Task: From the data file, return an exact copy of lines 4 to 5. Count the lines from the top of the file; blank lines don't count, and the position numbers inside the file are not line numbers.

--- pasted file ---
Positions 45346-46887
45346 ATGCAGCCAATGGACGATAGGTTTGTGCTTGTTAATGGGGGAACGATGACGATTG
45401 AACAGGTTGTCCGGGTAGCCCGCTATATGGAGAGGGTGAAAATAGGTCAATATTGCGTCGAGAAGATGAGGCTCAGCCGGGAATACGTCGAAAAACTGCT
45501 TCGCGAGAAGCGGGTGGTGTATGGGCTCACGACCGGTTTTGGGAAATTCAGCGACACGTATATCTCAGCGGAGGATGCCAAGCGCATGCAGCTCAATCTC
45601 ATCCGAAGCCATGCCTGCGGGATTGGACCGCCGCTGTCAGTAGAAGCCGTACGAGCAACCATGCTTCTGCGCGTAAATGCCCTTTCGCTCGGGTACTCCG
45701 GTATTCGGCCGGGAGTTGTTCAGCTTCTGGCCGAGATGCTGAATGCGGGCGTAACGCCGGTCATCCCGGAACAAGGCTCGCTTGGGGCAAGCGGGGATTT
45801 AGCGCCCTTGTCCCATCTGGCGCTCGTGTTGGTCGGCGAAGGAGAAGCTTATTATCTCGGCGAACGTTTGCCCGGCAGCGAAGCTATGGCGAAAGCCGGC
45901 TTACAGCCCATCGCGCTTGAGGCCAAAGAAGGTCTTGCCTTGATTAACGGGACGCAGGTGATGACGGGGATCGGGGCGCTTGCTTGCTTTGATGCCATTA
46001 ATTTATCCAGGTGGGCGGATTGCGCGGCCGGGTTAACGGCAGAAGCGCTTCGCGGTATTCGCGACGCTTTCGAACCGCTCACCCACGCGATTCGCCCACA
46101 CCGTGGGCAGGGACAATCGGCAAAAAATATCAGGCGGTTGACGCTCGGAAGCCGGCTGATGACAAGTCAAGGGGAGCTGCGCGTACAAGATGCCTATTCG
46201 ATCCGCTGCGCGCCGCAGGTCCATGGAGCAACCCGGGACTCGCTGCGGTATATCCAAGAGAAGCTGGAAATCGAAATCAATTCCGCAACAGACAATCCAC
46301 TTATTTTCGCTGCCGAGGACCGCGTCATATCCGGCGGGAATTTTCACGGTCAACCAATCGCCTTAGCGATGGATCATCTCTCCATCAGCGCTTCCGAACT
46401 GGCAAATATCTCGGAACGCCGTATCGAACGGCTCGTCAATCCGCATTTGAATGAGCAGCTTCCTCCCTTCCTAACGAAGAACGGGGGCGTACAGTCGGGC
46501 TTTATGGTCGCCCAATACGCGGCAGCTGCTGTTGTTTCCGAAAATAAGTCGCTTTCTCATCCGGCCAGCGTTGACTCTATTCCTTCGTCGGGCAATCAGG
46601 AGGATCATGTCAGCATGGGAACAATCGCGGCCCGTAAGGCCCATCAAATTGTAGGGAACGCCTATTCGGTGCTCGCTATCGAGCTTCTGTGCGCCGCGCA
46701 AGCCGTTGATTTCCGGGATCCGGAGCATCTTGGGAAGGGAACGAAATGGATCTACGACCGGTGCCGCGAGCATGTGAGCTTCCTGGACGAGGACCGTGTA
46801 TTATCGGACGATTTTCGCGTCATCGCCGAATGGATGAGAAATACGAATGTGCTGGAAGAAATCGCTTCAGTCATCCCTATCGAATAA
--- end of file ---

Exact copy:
45501 TCGCGAGAAGCGGGTGGTGTATGGGCTCACGACCGGTTTTGGGAAATTCAGCGACACGTATATCTCAGCGGAGGATGCCAAGCGCATGCAGCTCAATCTC
45601 ATCCGAAGCCATGCCTGCGGGATTGGACCGCCGCTGTCAGTAGAAGCCGTACGAGCAACCATGCTTCTGCGCGTAAATGCCCTTTCGCTCGGGTACTCCG